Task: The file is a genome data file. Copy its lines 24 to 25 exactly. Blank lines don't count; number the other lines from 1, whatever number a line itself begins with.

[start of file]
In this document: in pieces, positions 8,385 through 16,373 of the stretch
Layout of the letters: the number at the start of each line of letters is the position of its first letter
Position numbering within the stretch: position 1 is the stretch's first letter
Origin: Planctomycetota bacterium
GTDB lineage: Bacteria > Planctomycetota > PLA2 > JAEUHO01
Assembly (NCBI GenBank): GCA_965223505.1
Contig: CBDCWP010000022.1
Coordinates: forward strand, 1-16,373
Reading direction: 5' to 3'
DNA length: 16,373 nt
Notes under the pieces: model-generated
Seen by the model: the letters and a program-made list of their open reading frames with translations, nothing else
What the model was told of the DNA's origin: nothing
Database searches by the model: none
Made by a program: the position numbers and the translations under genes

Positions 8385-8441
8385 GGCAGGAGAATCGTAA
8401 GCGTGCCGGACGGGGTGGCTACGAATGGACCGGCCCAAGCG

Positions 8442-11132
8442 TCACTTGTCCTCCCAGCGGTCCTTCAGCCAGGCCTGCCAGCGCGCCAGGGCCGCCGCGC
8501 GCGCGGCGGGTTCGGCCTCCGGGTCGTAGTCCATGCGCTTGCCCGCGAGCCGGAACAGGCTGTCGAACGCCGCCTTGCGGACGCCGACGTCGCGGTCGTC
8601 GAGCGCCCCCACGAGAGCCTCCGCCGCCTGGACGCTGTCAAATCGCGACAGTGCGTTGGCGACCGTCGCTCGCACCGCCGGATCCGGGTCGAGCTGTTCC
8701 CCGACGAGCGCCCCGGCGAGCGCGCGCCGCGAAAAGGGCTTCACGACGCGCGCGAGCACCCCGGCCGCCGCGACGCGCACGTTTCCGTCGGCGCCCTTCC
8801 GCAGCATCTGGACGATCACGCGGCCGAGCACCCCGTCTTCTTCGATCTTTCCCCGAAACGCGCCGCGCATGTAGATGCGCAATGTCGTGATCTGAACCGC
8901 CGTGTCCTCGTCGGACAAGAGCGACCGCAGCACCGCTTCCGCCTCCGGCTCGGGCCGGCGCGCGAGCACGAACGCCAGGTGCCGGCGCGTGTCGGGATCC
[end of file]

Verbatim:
8801 GCAGCATCTGGACGATCACGCGGCCGAGCACCCCGTCTTCTTCGATCTTTCCCCGAAACGCGCCGCGCATGTAGATGCGCAATGTCGTGATCTGAACCGC
8901 CGTGTCCTCGTCGGACAAGAGCGACCGCAGCACCGCTTCCGCCTCCGGCTCGGGCCGGCGCGCGAGCACGAACGCCAGGTGCCGGCGCGTGTCGGGATCC